To The Soldier I Lost In Afghanistan

I do not know how to write about how you made me feel. I do not know how to write about how you will make me feel forever. What’s it like to love you? It’s like the rest of my life, but more. 10 years from now, I will sit on the couch and I will watch some soldier win a medal of honor on TV and I will remember you and the way you laughed from the deepest part of you. I will feel in my bones a hundred generations of war.

This is pain.

I once asked you in a letter if war was scary and you said it was no scarier than that fear you constantly feel throughout high school, when you turn every corner and of the hallway and fear someone will be there to throw his slushie on you for the millionth time. War just had different consequences. You spelled consequences wrong because that’s who you were and because spelling doesn’t matter when war doesn’t have an answer.

Tell me what the weather was like. Tell me if you killed people. Tell me the names of your friends’ girlfriends and how you passed the time and the color of the sky in the morning. Tell me all the things I never got to ask you, because I want to know. After all this time, I still want to know. Tell it all to me and I promise I will listen; this time I will listen. Tell it to me the way you used to tell me things, in hushed tones, so it feels like old times.

What’s it like to lose you? It’s like takeout for one and unreturned voicemails and the way an empty bed makes you feel when you see it out of the corner of your eye. It’s like the way that all those things make you ache, plus the smell of cigarettes and endless rust and all the things I never got to say to you.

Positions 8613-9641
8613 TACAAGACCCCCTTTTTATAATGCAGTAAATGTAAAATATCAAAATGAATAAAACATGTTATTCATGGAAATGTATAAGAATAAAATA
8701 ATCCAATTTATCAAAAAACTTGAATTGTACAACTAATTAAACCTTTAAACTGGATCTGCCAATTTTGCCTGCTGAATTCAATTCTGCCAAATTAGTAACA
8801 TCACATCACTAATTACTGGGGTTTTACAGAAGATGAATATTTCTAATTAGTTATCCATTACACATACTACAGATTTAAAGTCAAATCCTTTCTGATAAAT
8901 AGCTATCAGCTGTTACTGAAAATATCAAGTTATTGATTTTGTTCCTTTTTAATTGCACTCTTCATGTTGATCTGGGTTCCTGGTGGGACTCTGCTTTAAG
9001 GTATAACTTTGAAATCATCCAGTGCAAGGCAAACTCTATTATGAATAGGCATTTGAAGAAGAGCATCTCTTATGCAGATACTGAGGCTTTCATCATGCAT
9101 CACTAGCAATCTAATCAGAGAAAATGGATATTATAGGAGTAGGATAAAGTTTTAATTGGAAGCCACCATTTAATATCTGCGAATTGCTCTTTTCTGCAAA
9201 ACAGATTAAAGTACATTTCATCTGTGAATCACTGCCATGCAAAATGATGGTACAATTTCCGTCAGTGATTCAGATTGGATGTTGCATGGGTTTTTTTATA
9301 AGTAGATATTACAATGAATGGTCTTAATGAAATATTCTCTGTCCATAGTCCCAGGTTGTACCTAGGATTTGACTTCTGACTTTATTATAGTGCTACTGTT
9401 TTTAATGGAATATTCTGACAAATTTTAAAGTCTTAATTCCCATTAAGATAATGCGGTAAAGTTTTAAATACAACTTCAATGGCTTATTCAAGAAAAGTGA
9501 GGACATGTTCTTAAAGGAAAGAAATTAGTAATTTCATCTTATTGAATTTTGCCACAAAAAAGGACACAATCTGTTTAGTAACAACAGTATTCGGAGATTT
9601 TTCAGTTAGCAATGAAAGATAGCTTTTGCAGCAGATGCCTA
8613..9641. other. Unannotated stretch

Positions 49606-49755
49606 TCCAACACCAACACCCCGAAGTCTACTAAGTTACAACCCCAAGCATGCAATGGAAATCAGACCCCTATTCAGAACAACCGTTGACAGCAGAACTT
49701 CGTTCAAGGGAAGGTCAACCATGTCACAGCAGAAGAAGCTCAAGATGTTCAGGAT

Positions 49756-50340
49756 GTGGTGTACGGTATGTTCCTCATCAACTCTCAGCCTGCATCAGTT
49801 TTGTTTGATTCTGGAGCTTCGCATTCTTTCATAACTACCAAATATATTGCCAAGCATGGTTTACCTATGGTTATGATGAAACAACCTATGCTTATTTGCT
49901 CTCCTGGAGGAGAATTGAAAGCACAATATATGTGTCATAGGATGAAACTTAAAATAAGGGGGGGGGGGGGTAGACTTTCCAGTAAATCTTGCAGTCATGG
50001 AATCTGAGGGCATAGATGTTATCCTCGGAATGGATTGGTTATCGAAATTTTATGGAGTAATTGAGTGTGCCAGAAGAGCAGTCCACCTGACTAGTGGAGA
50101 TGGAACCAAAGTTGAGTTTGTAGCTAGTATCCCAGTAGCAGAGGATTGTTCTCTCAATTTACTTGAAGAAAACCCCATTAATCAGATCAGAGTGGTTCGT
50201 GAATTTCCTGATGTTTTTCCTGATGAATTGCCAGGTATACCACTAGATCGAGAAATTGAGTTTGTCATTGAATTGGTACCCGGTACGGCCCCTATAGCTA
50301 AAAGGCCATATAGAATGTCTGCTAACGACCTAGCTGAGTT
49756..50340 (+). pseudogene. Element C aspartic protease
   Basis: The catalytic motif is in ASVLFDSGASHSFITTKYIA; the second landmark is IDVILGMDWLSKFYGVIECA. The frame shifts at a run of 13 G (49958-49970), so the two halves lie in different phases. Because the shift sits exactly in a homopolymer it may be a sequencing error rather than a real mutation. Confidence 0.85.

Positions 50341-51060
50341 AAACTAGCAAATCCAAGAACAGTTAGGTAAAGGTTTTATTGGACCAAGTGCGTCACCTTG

Your first love is your first love and nothing can change that. But was that love? Sharing Chinese food and talking about our dreams at 3 in the morning — was that love? Did you ever feel those things or think those thoughts when you were over there? Or did you put it out of your mind, to forget it, to think about bigger things? If you didn’t think of me I forgive you. I forgive you because sometimes I want to forget you, and sometimes I don’t, and sometimes I just want to give it all up and move to where you are.

How and when did you die? Was it the moment you let go of my hand in the Georgia airport? The moment you stepped foot from the helicopter onto that hot, tortured Afghani sand? Did it burn the soles of your boots? Did you bleed onto it, and did it scorch your soul?

I could remember you forever in endless things. I could remember you by your favorite beer, the taste of mint, or all the songs we listened to on your record player. I could remember you by the smell of burnt toast, lightning storms, the feel of a hand below my bottom rib as we sleep. I could remember you in the way we quickly and clumsily grew up. But if all I really have to remember you by is the dust on your boots, some jumbled voicemails, and the letters that smell like metal, then I will accept it. I’ll take what I can get, even if these things do not free me from this feeling deep inside of me. I will accept them as if they do, as if they help me remember who you were or who you could have been.

We come into this world with nothing and we leave with nothing. But I like to think my heart holds more of you than Afghanistan does. I like to think you still think of me. And I like to think that you are the only person who has ever seen the deepest parts of me. I will never know any of this for sure. But because of this, because I like to think it’s true, it means you can never die. At least not in this war. At least not to me. TC mark

featured image – Dear John

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